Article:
Professional Women in Building Council hosts panel discussion at NEFBA headquarters.
The homebuilding industry isn’t solely a man’s game.
That was evident at a Professional Women in Building Council meeting inside the Northeast Florida Builders Association’s headquarters, where four panelists shared their experiences as leaders in the male-dominated field.
“Don’t be so conscious of (your gender), because the lines are blurred,” said LMH Solutions President and owner Linda Hutchins, who has spent 40 years working in the industry. “Whether you’re a man or a woman, don’t be intimidated because in the end, it’s about people.”
Hutchins added that it’s an asset to be a woman in the field these days because there are many women, particularly young single women, who are making the decision to buy a house.
“That should translate to having more women in the industry, or we should at least get closer to 50-50 (percentage),” she said. “So the advantages of course for us are being able to relate to those women who are buying homes.”
The audience, like the panel, also was mainly made up of women, although there were a few men in attendance.
Along with Hutchins, the other three panelists were Cora Johnston, the president of Generation Homes; Tracy Valente, an attorney with the Bachara Construction Law Group; and Lani Collard, the founder of Mialani Interiors.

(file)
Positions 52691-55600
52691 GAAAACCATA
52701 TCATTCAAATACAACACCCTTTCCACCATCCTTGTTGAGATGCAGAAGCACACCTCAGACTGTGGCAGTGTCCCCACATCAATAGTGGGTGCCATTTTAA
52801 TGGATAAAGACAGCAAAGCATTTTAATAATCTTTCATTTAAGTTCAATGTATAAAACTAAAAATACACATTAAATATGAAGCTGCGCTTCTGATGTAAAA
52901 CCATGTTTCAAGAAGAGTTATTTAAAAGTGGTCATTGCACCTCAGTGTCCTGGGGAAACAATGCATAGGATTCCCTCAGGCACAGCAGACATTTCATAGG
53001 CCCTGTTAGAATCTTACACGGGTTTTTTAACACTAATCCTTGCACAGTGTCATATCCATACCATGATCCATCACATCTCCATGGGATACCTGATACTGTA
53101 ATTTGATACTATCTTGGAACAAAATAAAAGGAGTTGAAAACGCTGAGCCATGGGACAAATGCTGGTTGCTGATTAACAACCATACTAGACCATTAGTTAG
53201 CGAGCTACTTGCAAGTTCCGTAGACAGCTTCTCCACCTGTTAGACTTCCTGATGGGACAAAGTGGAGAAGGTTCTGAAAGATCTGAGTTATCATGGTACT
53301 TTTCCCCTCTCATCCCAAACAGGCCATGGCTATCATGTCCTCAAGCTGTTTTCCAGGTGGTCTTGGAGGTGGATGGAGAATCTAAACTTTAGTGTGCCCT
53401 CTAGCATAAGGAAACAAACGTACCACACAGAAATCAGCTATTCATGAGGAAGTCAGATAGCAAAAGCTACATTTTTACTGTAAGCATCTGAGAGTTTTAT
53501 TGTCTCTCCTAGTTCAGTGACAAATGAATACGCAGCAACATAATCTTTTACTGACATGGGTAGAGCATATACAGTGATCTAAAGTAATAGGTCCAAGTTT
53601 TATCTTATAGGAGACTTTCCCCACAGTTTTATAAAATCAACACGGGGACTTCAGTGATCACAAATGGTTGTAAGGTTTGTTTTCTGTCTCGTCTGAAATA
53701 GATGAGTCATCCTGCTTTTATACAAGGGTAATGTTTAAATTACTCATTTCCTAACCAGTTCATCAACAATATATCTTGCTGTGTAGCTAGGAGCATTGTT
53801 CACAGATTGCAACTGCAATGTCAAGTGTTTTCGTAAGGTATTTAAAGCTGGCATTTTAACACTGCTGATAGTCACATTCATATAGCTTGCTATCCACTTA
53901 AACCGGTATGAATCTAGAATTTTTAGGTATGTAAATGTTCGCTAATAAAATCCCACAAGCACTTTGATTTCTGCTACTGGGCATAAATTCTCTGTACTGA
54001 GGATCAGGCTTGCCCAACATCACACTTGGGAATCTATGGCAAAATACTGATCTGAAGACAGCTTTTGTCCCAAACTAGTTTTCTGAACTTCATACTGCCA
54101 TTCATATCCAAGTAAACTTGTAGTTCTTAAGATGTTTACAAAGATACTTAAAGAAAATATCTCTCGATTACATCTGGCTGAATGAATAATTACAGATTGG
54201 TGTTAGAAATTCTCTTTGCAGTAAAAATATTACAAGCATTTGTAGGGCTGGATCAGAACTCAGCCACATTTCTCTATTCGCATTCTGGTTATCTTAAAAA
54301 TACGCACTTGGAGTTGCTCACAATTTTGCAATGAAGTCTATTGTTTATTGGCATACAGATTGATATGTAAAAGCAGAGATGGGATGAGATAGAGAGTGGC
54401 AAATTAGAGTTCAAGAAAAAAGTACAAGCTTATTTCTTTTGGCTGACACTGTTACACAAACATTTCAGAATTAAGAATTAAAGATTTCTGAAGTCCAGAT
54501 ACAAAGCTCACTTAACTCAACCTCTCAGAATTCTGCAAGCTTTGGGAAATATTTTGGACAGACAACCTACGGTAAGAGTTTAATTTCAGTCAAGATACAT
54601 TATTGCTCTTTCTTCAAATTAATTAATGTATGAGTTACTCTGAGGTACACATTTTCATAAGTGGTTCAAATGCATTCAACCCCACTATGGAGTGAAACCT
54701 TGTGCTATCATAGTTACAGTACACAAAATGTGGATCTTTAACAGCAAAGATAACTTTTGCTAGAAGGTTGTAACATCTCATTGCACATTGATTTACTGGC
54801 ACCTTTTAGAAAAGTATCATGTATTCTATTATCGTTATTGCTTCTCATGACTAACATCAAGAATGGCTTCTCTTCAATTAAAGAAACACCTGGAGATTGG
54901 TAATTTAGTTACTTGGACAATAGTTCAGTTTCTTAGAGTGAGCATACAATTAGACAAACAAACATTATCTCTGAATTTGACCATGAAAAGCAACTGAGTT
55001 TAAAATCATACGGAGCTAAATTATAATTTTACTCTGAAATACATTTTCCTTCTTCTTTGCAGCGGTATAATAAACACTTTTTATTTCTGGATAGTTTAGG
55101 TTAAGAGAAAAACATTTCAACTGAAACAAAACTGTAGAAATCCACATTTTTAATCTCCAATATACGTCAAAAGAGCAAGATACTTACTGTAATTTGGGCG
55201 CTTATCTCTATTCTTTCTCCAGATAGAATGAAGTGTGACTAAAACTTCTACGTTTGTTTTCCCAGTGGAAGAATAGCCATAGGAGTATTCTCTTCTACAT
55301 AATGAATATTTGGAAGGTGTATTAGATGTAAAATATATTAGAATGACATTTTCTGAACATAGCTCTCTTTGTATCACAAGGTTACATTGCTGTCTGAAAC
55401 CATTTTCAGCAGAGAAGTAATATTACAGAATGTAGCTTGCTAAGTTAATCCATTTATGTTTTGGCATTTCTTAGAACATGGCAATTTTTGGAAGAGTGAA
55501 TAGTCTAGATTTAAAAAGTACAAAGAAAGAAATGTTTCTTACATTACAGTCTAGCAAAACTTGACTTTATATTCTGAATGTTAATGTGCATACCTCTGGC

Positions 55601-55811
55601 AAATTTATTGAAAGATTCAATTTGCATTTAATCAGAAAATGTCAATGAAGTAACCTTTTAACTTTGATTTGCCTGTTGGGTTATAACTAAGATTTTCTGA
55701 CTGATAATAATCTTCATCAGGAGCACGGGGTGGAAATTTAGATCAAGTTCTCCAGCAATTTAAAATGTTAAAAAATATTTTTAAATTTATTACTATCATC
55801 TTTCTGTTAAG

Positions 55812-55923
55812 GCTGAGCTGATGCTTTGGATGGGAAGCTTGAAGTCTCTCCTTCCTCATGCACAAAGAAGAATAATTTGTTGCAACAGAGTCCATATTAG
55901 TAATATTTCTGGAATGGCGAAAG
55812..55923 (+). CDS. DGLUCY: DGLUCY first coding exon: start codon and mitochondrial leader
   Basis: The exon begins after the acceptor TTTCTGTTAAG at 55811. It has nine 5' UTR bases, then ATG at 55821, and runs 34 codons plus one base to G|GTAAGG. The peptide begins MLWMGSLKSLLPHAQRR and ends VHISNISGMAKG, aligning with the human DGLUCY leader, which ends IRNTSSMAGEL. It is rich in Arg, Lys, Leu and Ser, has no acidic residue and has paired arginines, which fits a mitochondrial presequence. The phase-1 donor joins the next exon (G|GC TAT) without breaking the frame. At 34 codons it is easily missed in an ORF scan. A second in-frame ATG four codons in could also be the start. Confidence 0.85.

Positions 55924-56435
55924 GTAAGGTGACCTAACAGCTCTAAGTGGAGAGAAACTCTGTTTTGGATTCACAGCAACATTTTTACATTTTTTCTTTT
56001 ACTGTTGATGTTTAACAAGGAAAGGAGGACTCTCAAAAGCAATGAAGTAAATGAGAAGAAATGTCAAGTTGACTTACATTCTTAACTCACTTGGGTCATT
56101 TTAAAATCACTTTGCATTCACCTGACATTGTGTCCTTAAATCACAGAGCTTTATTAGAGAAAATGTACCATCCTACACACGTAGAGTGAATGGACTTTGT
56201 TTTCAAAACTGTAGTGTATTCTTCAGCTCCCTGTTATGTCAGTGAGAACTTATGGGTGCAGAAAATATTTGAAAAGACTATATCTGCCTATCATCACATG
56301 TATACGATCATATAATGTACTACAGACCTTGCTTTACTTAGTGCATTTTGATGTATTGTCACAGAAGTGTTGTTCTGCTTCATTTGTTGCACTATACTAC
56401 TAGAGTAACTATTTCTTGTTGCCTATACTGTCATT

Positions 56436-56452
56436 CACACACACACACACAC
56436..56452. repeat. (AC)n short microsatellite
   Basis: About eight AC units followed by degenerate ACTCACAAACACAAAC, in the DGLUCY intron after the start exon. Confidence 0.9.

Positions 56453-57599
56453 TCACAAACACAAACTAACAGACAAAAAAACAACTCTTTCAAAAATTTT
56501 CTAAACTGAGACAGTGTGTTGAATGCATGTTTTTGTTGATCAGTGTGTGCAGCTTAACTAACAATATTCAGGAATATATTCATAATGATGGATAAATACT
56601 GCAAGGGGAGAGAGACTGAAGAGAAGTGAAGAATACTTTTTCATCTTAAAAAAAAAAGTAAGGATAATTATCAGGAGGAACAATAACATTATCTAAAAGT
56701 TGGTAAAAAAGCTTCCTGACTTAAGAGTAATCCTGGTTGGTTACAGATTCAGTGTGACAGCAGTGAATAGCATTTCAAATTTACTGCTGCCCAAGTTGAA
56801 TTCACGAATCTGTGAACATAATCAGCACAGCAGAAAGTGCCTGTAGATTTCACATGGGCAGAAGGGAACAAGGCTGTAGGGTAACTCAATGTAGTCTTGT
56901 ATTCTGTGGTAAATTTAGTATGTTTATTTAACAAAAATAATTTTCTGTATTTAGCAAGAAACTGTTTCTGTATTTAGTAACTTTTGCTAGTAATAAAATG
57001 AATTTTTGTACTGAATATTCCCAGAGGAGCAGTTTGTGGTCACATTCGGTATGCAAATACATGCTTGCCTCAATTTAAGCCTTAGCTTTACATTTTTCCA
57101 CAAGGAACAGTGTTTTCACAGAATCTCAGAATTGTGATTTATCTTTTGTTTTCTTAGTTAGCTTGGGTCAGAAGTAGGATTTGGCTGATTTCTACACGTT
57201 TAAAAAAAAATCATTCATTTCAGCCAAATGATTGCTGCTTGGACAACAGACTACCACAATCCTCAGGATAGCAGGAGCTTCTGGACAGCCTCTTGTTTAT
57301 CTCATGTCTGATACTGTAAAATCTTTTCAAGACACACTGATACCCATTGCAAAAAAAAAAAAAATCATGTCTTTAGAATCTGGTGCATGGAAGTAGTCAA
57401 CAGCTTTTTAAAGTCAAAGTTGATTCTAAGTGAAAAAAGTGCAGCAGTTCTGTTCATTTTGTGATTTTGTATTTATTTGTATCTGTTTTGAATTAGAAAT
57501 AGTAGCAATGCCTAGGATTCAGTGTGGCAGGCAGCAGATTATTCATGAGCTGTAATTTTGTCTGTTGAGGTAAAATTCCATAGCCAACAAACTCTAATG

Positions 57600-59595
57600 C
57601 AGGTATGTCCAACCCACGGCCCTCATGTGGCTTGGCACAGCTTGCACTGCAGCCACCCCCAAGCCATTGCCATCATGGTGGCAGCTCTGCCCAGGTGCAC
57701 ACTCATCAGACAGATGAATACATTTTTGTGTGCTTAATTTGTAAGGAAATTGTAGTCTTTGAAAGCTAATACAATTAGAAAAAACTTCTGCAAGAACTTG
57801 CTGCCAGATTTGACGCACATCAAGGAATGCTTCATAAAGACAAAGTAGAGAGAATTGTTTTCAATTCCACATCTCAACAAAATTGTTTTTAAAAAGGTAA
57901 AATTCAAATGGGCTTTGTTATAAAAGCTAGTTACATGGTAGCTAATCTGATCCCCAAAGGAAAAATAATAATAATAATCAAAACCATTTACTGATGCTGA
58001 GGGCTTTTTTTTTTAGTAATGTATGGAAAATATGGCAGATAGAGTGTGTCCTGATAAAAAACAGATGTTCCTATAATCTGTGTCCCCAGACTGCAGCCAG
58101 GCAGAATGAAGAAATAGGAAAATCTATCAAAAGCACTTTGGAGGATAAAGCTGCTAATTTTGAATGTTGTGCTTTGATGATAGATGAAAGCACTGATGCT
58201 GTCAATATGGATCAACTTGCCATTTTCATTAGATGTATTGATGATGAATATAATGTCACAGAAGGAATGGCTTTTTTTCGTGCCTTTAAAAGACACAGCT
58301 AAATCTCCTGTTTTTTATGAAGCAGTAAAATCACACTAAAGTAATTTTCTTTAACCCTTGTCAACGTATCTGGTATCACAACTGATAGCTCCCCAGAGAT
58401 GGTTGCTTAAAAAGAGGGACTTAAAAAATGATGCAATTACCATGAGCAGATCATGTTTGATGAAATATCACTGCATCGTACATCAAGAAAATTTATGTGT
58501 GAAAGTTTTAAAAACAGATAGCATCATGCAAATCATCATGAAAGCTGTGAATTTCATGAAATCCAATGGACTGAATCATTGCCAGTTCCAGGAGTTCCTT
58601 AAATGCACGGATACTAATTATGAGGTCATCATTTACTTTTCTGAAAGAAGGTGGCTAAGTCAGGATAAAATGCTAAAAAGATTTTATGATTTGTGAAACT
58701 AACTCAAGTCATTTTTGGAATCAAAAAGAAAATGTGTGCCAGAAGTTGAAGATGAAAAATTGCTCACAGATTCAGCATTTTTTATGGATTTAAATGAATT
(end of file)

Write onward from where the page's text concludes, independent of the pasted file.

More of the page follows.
Even though they mentioned some disadvantages to being a woman working in the field, the panel agreed that there are many more benefits.
Valente said as a lawyer who has worked with many men dealing with construction disputes, some of whom assume women don’t know much about their job, she has turned it around on them.
Valente has done a lot of research about the construction and homebuilding industry, so she often “surprises” them with her extensive knowledge.
The times they have dealt with males who treat them poorly, the panelists said they just had to stand their ground.
Johnston had a customer who kept questioning her knowledge, suggesting that she should ask her male co-worker for help.
“I wrote a nice email back to him telling him that I own the company and I know the numbers,” she said. “I finally told him, ‘If you doubt my ability to build your home, then I am probably not the builder for you.’”
The email made the client realize his mistake, leading him to apologize, and he ended up hiring her company to build his house, she said.
The panel ended the program by saying being successful in the business isn’t about your gender, but how you treat your customers and connect with others.
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